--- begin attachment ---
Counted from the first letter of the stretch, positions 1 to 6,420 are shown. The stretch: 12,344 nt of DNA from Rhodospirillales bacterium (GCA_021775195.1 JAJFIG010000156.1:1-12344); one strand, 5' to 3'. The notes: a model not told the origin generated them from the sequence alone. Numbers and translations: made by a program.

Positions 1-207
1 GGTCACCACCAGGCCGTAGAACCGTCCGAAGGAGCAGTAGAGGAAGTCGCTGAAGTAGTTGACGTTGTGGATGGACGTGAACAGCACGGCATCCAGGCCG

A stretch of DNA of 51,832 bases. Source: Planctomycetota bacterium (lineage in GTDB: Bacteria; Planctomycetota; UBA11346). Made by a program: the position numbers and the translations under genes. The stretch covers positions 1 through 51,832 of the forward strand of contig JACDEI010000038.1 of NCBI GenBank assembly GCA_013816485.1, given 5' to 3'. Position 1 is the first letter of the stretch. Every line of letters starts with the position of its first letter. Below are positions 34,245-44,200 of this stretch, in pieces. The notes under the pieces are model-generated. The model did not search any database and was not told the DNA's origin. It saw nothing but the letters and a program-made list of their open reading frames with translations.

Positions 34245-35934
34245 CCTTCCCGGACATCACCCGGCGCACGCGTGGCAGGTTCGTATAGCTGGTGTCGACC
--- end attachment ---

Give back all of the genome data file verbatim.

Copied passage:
Counted from the first letter of the stretch, positions 1 to 6,420 are shown. The stretch: 12,344 nt of DNA from Rhodospirillales bacterium (GCA_021775195.1 JAJFIG010000156.1:1-12344); one strand, 5' to 3'. The notes: a model not told the origin generated them from the sequence alone. Numbers and translations: made by a program.

Positions 1-207
1 GGTCACCACCAGGCCGTAGAACCGTCCGAAGGAGCAGTAGAGGAAGTCGCTGAAGTAGTTGACGTTGTGGATGGACGTGAACAGCACGGCATCCAGGCCG

A stretch of DNA of 51,832 bases. Source: Planctomycetota bacterium (lineage in GTDB: Bacteria; Planctomycetota; UBA11346). Made by a program: the position numbers and the translations under genes. The stretch covers positions 1 through 51,832 of the forward strand of contig JACDEI010000038.1 of NCBI GenBank assembly GCA_013816485.1, given 5' to 3'. Position 1 is the first letter of the stretch. Every line of letters starts with the position of its first letter. Below are positions 34,245-44,200 of this stretch, in pieces. The notes under the pieces are model-generated. The model did not search any database and was not told the DNA's origin. It saw nothing but the letters and a program-made list of their open reading frames with translations.

Positions 34245-35934
34245 CCTTCCCGGACATCACCCGGCGCACGCGTGGCAGGTTCGTATAGCTGGTGTCGACC